On the downside, he has set the bar pretty high.

Watching Castro, and the judges' glowing assessments of him, and the fact he has only made the bottom three once that I can recall, makes me feel like I am not from this universe. This guy is LAME!

Take his ukelele version of Somewhere Over the Rainbow from Tuesday night. The judges, including Simon Cowell, gushed over him for it. Taking one of the most beautiful slow songs of all time, increasing the tempo, and adding a ukelele, is NOT a great idea, and Castro's performance showed it. No one can come close to Judy Garland's version of it.

As for Castro, all I can figure is that he is a pretty boy with decent vocal abilities. Simon described my feelings about Castro best earlier this season: If I heard him on the radio, I would change the station.

Kristy is no Carrie Underwood. However, as the only remaining country presence in the show, Kristy could go far if she doesn't stumble.

David could sing the phone book and it would sound good. But Idol's wunderkind is not flawless.

In recent weeks, I have noticed him singing more than enunciating song words. That's wonderful if you're doing opera, where no one expects to understand the words. Not so good for American Idol.

That said, his version of John Lennon's Imagine earlier this season still stands out for me as the best version of the song ever done, including Lennon's version.

But David has had trouble with uptempo songs after his disastrous version of Shop Around earlier this season.

Whether Carly wins or not, I am a fan. She had me when she did Shadow of Your Smile back in the beginning. That is one of my favorite songs, and she nailed it.

She has done some good songs since then, although this week's rendition of Queen's The Show Must Go On was a bit of a head scratcher for me. Undoubtedly it was the reason she ended up in the bottom three in the voting.

I still believe she is capable of winning the whole contest, but she will need a huge performance next week.

One thing I have to give Syesha credit for is guts. She doesn't back down from any challenging song. Some people think she is too cocky, but I find her to be refreshing, especially because she has the pipes to take on just about any song.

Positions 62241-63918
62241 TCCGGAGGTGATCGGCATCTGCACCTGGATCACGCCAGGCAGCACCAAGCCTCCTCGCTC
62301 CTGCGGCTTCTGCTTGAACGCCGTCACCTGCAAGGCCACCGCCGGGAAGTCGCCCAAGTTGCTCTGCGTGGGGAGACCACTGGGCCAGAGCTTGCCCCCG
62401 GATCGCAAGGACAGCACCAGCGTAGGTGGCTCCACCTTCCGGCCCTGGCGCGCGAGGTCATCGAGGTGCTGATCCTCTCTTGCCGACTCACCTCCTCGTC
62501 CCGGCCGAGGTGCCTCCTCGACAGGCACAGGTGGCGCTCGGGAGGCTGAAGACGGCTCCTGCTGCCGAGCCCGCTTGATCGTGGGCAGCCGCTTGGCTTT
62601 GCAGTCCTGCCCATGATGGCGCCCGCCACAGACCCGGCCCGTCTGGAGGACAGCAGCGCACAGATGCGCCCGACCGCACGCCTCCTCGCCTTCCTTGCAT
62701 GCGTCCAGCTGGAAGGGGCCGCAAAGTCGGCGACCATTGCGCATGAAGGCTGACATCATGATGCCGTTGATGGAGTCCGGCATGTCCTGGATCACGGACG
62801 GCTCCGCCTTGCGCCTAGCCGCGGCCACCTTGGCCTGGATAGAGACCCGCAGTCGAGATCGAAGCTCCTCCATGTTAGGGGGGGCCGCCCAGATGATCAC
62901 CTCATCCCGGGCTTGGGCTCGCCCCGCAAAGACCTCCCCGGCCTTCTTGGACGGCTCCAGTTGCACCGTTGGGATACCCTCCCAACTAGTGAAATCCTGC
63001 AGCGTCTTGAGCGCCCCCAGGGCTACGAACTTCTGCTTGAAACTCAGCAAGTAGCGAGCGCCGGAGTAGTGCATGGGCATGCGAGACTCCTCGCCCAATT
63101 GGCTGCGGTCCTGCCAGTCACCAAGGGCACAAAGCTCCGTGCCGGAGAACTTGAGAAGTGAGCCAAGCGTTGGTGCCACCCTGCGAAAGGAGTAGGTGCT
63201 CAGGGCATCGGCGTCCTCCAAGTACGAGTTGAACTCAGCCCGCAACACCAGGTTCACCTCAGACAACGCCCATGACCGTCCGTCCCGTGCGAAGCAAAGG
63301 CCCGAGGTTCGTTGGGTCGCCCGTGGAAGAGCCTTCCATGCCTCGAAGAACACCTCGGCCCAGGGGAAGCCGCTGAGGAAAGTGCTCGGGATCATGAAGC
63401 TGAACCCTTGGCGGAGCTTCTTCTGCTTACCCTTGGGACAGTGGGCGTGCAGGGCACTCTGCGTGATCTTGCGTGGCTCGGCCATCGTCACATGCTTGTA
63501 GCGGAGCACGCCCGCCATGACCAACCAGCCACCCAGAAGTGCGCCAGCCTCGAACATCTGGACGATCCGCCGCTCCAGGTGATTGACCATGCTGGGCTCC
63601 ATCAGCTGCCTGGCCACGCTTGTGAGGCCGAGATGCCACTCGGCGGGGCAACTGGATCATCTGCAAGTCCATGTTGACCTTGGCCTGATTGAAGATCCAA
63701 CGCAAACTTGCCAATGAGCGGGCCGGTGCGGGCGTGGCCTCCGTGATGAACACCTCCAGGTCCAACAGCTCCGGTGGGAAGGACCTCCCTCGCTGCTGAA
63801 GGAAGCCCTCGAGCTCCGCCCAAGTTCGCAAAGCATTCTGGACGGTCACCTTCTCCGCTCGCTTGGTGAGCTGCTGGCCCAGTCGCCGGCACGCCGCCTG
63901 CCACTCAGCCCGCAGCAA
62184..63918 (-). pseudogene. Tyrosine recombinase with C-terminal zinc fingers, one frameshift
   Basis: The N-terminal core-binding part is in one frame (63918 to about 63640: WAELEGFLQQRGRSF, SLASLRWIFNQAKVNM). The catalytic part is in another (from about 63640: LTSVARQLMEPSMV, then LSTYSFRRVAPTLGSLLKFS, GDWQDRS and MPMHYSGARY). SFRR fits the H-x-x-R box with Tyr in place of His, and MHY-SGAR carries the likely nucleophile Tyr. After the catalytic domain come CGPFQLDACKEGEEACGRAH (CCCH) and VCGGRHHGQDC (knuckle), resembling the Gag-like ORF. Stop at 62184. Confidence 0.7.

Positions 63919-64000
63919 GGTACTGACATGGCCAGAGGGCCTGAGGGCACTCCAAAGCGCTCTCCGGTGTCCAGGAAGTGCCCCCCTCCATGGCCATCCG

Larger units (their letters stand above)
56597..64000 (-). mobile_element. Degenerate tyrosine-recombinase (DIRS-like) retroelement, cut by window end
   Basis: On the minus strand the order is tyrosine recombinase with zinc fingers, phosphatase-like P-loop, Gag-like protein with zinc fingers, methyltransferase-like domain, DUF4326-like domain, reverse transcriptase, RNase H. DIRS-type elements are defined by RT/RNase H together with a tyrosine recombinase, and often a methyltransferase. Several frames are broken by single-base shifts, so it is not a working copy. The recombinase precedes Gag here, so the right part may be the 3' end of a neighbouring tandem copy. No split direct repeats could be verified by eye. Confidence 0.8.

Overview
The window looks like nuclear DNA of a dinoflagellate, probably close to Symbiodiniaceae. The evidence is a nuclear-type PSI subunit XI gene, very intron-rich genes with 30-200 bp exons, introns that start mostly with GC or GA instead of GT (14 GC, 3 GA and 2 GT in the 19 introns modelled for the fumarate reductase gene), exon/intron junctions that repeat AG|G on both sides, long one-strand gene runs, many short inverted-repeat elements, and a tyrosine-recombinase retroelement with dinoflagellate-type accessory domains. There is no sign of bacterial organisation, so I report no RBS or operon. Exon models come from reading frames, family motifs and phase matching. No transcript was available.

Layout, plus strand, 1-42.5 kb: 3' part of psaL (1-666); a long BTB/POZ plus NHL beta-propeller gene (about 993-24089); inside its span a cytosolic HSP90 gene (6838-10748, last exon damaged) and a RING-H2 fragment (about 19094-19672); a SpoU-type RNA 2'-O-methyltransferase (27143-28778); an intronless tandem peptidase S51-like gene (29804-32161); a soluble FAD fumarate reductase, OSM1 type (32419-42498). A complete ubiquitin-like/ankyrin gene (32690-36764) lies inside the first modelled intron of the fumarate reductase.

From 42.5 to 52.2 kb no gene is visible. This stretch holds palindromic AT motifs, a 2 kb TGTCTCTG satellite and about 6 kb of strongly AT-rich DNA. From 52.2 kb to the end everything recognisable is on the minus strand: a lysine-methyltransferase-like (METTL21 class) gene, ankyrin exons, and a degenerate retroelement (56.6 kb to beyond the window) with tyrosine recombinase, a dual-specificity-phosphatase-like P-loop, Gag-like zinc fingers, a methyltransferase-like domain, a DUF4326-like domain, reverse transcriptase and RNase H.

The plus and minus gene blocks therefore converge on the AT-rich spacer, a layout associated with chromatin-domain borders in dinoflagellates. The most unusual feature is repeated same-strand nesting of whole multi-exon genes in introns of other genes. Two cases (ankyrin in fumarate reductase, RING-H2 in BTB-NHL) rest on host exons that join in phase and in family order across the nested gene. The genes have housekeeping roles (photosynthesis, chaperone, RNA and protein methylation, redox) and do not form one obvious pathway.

Two songs she's done this season stand out for me: The Beatles Yesterday, which she performed flawlessly, and Dolly Parton/Whitney Houston's I Will Always Love You, which I absolutely despise, but she nailed it.

But she is in the same boat as Carly Smithson. She will need a strong performance next week to stick around. This week, Syesha's performance of Fantasia's I Believe was forgettable, mostly because the song itself is forgettable. Her bottom three finish was testament to that.

Brooke can be very good, and she tends to be consistent, but she never quite outshines her competition.

Take her rendition of The Beatle's Let It Be. While it was outstanding, David Archuleta's Imagine outshines it. That's basically her story: Every week a bridesmaid, never the bride.

She is the only Idol contestant I can look at and say she will definitely not win.

Wednesday, April 09, 2008

Comparing the Candidates Part 2: Iraq

Following is part 2 in a continuing series comparing the presidential candidates and where they stand on the issues. (part 1 link)

While all three candidates are pretty clear on their overall view of Iraq, they each have subtleties in their positions which are not as well known (all quotes are from the candidates' websites linked to their names below):

Hillary's position is clear: Get the troops out of Iraq. However, her position relies on a diplomatic initiative which will require the support of the U.N. and cooperation from "key allies, other global powers, and all of the states bordering Iraq."

Obama's position is similar to Hillary's, with one key exception:
He will keep some troops in Iraq to protect our embassy and diplomats; if al Qaeda attempts to build a base within Iraq, he will keep troops in Iraq or elsewhere in the region to carry out targeted strikes on al Qaeda.

Based on that loophole, Obama could conceivably keep troops in Iraq for the entirety of his presidency.

Everyone knows about McCain's "100 years" comment about Iraq. His position supports that view, as he plans to INCREASE the number of troops we have in Iraq:
More troops are necessary to clear and hold insurgent strongholds; to provide security for rebuilding local institutions and economies; to halt sectarian violence in Baghdad and disarm Sunni and Shia militias; to dismantle al Qaeda; to train the Iraqi Army; and to embed American personnel in Iraqi police units. Accomplishing each of these goals will require more troops and is a crucial prerequisite for needed economic and political development in the country. America's ultimate strategy is to give Iraqis the capabilities to govern and secure their own country.